Thursday, August 1, 2013

Teaching Advanced Vocabulary from Literature

by Derek Spencer

Last week we asked a question on our Facebook page: what ELA content areas do teachers find most challenging to teach? Today I want to share some ideas about teaching advanced-level vocabulary with literary texts. It's my hope that we can use this as the starting point for a discussion, an exchange of ideas that will help other teachers grappling with the same task. If you want to add to the discussion, please do!

First, let's lay out some of the issues that might make teaching vocabulary with literature difficult.

1. Large word lists.

Some literary texts contain hundreds of AP- and/or SAT-level words, and reducing the number of words to a manageable list is a challenge.

2. Determining which words are most important.

Should you teach the words that are most likely to appear on standardized tests? The words that students are most likely to encounter in daily life?

3. Coordinating lessons across your whole curriculum

Which words should you teach early in the year, and which words should you teach later?

4. Developing retention strategies

How can you ensure students will retain words and incorporate them into their vocabularies?

I think all these challenges are interrelated, and trying to solve one will likely help you solve another. I'm sure I'm missing some challenges here, so please alert me in the comments to any blind spots. That said, let's move on to possible solutions. 

If I were designing a course of vocabulary instruction using literature, the first thing I would do would be to take a look at all the literary texts I would be teaching over the year and determine the number of weeks I could afford to spend teaching each text.  Then I would determine the number of vocabulary words I want my students to learn each week. Multiply the number of weeks by the number of words and you have the number of words in the vocabulary list for each text. So, if I were teaching Hamlet for four weeks and I wanted to teach my students 15 words per week, I'd select the 60 most essential vocabulary words from Hamlet.

How can we determine which words are "most essential," though? A few criteria I think we should look at:

  1. A word's appearance in multiple texts
  2. The frequency of the word in modern usage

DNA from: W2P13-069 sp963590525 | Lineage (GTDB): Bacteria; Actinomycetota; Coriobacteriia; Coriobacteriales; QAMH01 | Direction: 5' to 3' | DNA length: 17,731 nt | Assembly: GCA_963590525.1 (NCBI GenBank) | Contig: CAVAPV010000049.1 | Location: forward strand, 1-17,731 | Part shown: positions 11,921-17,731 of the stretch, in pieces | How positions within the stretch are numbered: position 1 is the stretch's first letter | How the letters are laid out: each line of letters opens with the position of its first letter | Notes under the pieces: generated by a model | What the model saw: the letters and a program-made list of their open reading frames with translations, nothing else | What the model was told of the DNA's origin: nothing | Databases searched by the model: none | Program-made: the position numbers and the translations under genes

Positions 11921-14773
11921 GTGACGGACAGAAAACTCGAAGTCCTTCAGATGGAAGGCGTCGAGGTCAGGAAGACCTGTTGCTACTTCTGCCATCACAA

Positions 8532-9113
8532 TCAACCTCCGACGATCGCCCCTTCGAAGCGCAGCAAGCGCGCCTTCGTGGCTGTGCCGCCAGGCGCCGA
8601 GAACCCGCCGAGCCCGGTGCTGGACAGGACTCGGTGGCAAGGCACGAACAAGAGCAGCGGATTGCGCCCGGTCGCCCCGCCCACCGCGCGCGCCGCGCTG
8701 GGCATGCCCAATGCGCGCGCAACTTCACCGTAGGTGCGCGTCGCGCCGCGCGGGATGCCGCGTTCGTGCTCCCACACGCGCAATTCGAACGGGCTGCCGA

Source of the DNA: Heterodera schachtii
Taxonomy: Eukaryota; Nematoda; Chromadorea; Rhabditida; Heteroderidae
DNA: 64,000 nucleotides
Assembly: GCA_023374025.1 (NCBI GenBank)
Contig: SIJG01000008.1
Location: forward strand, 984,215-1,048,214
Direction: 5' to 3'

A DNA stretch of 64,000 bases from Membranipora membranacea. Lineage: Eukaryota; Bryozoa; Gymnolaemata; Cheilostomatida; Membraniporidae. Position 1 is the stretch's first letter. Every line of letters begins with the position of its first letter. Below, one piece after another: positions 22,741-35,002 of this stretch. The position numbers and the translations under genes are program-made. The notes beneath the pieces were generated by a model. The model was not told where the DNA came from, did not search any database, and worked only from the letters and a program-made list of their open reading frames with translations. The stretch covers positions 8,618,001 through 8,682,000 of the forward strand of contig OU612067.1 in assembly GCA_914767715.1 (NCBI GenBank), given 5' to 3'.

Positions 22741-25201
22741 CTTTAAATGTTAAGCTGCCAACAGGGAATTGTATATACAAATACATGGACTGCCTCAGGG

3. The likelihood students will encounter the word on standardized tests
Personally, I would prioritize #1 on this list. I would look at all the texts I planned to teach for that year and cross-reference vocabulary lists. Any word that appears in more than one text would be part of the vocabulary unit for the text taught earliest in the school year. Students will learn a word they'll need again later in the year (and reading this word again in a text taught later will help with long-term retention), and you'll have space for another word on a word list later in the year.

Once you have your word list for each text, you can develop your weekly units. Of course, some excellent words won't make it onto your word lists, but you can't possibly teach every word (and students can't possibly retain them all). Students should certainly be instructed to determine the meaning of any unfamiliar word they come across, regardless of whether it's on the vocabulary list — after all, if they don't understand the individual words they're reading, they won't understand the meaning of the text as a whole.

What this method doesn't help with, however, is sifting through each text to find appropriate vocabulary words. That, unfortunately, requires much more work on the part of the teacher.

Prestwick House offers a line of materials, Vocabulary from Literature, that collects vocabulary words from specific titles and packages them in chapter-by-chapter lessons. Not all the words in each unit can be described as AP-level, but you might find them useful. You can check out some sample pages here.

Thanks for reading!

Derek Spencer is a Marketing Communications Associate at Prestwick House.

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